I said last week that I wouldn’t be surprised if we saw a major story in the mainstream press in the months ahead saying that the spill isn’t going to be as much of a disaster as advertised. And here come those stories, much sooner than I expected. First, we had the New York Times saying that the spill, at least on the surface, has gone missing. And, now, we have Time magazine reporting the environmental damage has probably been exaggerated (h/t Mike Allen’s Playbook)
Kate Sheppard at Mother Jones:
In short, the story is classic man-bites-dog, knee-jerk counterintuitivism. In reality, we have no idea yet how bad the damage in the Gulf is. The federal government is still only in the early stages of a natural resources damage assessment, a process to determine the full extent of the destruction. The government hasn’t even come up with an estime of how much oil leaked into the Gulf. And BP hasn’t yet finished the relief wells, meaning the disaster isn’t over yet. Meanwhile, the environmental impacts of the natural gas that has also been seeping into the Gulf remain unclear. And the article gives scant attention to the nearly 2 million gallons of dispersant applied by BP to break up the spill, which the country’s top environmental official has acknowledged is a science experiment of monumental proportions.
“The amount of oil and toxic dispersant pumped into the Gulf is unprecedented, and we know the marine impacts will be massive, we simply don’t know how long it will take for the ecosystem to rebound, and how significant the decrease in productivity will be until it recovers,” says Aaron Viles, campaign director at the Gulf Restoration Network.
Referring to the Time article’s author, Michael Grunwald, National Resources Defense Council lawyer David Pettit says, “I’m not sure what boats he’s been out on. When I went out from Plaquemines Parish two weeks ago, there were oiled marshes as far as the eye could see, plus all the islands we saw were oiled. I would agree that it’s too early to say what the long-term effect of that oiling will be, but by the same token I don’t think anyone can credibly say that there will be little or no effect.”
The article mentions the 488 dead sea turtles found in the Gulf, but says “only 17 were visibly oiled.” What it doesn’t mention, however, is that nearly 80 percent of those dead turtles are Kemp’s Ridley turtles, the most endangered species of sea turtle in the world. “When you get to that level of peril, every individual makes a difference,” says Doug Inkley, a wildlife biologist with the National Wildlife Federation who was in the Gulf last week. Nor does a turtle need to be visibly oiled to die because of it; ingesting the oil, and the oil-dispersant mix, can also be deadly. And then there are the turtles that may have been burned alive.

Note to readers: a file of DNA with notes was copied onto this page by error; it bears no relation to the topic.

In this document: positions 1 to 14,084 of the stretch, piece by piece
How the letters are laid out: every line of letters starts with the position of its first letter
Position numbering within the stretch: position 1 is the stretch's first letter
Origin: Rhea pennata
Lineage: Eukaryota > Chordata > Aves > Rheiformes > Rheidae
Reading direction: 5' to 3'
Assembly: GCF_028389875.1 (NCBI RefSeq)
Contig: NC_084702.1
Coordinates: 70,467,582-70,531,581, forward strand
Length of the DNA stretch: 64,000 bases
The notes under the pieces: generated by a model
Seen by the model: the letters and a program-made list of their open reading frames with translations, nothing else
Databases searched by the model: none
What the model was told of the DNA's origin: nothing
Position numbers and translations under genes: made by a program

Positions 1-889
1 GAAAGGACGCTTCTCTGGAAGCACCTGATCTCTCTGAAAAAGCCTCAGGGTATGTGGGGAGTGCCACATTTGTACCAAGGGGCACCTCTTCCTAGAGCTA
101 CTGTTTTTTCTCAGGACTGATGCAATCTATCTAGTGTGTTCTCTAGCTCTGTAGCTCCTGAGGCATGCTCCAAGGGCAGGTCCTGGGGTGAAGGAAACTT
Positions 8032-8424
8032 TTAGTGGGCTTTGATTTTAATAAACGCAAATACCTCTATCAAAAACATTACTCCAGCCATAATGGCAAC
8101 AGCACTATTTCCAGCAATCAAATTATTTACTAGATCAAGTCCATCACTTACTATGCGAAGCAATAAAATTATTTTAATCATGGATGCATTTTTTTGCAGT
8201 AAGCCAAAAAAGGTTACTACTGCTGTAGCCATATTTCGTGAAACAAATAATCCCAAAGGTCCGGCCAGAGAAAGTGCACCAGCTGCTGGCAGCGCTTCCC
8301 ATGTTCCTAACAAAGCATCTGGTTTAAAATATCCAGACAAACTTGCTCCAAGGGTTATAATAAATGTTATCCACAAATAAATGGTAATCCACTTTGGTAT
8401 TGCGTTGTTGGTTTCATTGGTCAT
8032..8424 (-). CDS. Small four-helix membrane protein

I have quite a bit of respect for Grunwald, whose work on the Army Corps of Engineers and Hurricane Katrina was spectacular. But if he’s going to criticize folks for making premature doomsday predictions, then he, too, shouldn’t engage in making preemptive declarations that the problem is exaggerated, either. Doing so not only lets BP off the hook, but also contributes to the already waning interest in the disaster among the American public—nothing to see here, folks, back to your regularly scheduled environmental apathy.
The oil was light, the water warm, and the bacteria feasted. I recall a lot of talk that comparisons to the Valdez made no sense because Prince William Sound is so much colder, but still.
Here is a Rush flashback:
“The ocean will take care of this on its own if it was left alone and left out there,” Limbaugh said. “It’s natural. It’s as natural as the ocean water is.”
Well, doing nothing made no political sense, and I assume all the skimming and booms accomplished something. That said, the after-action reports will be compiled by the same people that insisted Something Be Done, so the results may not be entirely unbiased.
Rush Limbaugh has been saying the oil spill is nothing more than a little leak that has caused almost no damage. Time Magazine is backing him up saying since the news that the slick “disappearing” evidence points to the fact that the whole thing was over-hyped for ratings and fundraising by environmental groups. (Seriously.)
But perhaps “disappearing” the wrong word. The right word is “dispersing.” And there are just a few niggling issues to discuss about that
BP seems to have ably headed off the worst of the PR disaster by keeping the worst of the oil more or less off the shoreline. The actual disaster may have been made worse by the use of toxic chemicals. So it’s all good.
It’s a fascinating contra-conventional wisdom story, although the bottom line seems to be not so much that the disaster was hyped but that we just don’t have the ability to forecast the effects of these incidents with great confidence. And that nature seems to have enormously strong coping mechanisms.
Let’s hope this is right.